images.jpgA couple weeks ago, I read an article about these guys, they call themselves “High Milers” or something like that, and they’ve made a sport out of increasing their gas mileage. One guy went 900 miles on a 17 gallon tank of gas (1450km on 65 liters)! They meet every year and have contests to see who can go the farthest — one competitor drove for 9 hours with the fuel gauge on “E!”
Now these guys take it to the extreme: shutting their car off when coasting, slip-streaming transport trucks, and other crazy stuff like that. But some of their, less dangerous, tips when applied in moderation, can have some pretty amazing impact on your mileage — and your gas budget. Here’s a couple principles I’ve extracted from their experiments…
Don’t Use The Gas
We tend to think of going and stopping as a binary operation: your foot is either on the gas pedal to make you go, or the brake pedal to make you stop. We frequently forget what we all knew when we were kids riding bikes through the neighbourhood — you don’t need to pedal all the time, nor do you need to use the gas pedal all the time. In fact, once you start thinking this way, you feel kind of silly about how much you press down on the pedal. Going down hills, getting off the highway, coming up to a stop sign, rolling into a parking spot — you don’t need the gas pedal for any of these things. You’d be really surprised at how far, and how fast, your momentum will take you. Slide the car into neutral (or put the clutch all the way on) to make sure you’re really coasting.
Don’t Use the Brake
Once you get used to employing your momentum as much as you can, you start to realise how tragic it is to throw that momentum away by using the brake pedal. The goal here is to time your release of the gas pedal such that your momentum carries you exactly to the place you want to stop. Then you haven’t thrown away any fuel.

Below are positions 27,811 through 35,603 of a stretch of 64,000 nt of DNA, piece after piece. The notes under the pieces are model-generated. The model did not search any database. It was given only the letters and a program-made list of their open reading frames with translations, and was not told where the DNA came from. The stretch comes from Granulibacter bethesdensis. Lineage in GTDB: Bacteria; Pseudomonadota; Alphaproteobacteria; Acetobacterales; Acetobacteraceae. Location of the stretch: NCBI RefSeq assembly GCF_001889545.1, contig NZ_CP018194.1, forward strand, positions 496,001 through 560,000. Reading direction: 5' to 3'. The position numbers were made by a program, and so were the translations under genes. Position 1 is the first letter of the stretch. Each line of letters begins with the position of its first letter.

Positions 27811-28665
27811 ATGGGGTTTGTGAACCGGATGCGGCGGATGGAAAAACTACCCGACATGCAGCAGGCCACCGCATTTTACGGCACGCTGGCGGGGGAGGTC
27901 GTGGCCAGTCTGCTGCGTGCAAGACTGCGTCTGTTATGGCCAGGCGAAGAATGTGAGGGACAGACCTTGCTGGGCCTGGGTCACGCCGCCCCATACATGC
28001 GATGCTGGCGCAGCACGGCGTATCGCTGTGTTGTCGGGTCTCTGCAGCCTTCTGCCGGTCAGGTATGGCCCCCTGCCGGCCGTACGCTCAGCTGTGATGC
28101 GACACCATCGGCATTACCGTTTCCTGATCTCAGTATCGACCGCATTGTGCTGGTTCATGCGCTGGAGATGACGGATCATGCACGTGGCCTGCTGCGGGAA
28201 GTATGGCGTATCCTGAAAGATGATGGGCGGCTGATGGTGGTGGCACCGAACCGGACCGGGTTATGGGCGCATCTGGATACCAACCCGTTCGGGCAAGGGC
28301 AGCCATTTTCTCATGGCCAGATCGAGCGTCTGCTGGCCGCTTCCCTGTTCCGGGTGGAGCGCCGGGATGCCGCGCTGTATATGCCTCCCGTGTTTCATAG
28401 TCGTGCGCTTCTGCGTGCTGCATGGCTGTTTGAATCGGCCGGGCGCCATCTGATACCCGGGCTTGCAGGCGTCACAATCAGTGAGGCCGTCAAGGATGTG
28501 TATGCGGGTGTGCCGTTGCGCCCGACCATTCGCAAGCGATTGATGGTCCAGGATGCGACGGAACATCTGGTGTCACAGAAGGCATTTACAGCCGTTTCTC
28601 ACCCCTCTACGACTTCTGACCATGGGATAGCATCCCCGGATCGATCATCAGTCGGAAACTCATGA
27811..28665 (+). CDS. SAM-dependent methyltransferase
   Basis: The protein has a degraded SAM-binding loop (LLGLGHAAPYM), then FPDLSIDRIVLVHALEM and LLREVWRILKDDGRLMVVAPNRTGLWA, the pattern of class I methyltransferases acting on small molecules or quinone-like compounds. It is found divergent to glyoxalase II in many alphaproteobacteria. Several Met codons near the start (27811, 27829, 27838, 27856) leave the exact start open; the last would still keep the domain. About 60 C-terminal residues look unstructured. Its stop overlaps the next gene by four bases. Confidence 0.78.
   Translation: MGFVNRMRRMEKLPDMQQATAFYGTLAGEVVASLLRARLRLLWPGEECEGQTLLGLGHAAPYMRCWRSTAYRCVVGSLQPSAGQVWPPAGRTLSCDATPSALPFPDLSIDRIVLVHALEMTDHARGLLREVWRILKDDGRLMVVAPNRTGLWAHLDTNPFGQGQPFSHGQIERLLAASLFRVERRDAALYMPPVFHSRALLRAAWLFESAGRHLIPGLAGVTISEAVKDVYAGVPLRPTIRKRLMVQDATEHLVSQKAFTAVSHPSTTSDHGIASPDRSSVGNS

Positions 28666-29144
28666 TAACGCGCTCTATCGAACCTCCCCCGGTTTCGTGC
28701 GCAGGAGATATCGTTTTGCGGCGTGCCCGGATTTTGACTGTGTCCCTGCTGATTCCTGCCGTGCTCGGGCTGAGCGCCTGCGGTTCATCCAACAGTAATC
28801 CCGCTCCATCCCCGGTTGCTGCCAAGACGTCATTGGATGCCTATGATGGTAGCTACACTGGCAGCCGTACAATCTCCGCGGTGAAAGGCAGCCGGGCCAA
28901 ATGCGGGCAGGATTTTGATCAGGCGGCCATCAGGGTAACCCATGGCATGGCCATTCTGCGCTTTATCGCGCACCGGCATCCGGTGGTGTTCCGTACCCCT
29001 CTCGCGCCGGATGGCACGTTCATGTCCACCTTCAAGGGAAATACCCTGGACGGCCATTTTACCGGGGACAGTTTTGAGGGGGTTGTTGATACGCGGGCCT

One example on my trip home is the road that we live off of. When you round the corner, there’s a curvy stretch leading up to our driveway. I’ve found that if I get to the speed limit by the time the curves start, I can put the car in neutral, maintaining a decent speed all the way to our driveway, make the turn into our apartment complex, and coast right into my parking spot, with still a little bit of momentum left. It’s a little under 2 miles where I have no need for the gas or the brake — I don’t waste any gas at all for that stretch.
Use the Brake
This might seem contradictory, but if you drive a vehicle with a standard transmission, as Nicole and I both do, you’ve probably gotten use to gear braking. While there are certain benefits to this technique, fuel conservation is not one of them. If the circumstances don’t allow you to coast to a stop, use the brake — you’re still throwing away momentum, but at least you’re not consuming fuel to do it.
Don’t Drive in the Grooves
I estimate that this strategy alone probably got me an additional 25-35 km on this last tank of gas.